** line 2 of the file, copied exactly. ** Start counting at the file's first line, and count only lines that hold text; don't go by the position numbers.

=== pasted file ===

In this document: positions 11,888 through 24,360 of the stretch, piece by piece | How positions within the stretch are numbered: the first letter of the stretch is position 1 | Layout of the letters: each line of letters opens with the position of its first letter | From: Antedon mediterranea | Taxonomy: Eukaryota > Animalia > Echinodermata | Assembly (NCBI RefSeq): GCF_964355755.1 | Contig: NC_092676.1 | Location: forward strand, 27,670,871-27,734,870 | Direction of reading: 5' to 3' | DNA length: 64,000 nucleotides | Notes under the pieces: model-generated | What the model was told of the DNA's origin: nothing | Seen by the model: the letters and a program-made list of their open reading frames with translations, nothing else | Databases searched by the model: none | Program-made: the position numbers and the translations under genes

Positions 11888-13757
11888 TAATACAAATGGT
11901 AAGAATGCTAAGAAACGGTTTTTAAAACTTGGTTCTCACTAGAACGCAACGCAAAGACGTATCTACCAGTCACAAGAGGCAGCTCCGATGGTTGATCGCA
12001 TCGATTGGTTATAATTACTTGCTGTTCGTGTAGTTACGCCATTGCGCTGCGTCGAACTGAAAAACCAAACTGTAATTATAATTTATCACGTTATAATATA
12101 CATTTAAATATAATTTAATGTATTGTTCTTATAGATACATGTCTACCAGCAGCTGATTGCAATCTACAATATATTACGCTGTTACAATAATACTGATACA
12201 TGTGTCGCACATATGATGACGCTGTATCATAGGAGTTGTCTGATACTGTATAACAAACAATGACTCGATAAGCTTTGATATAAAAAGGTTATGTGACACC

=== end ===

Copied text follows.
Positions 11888-13757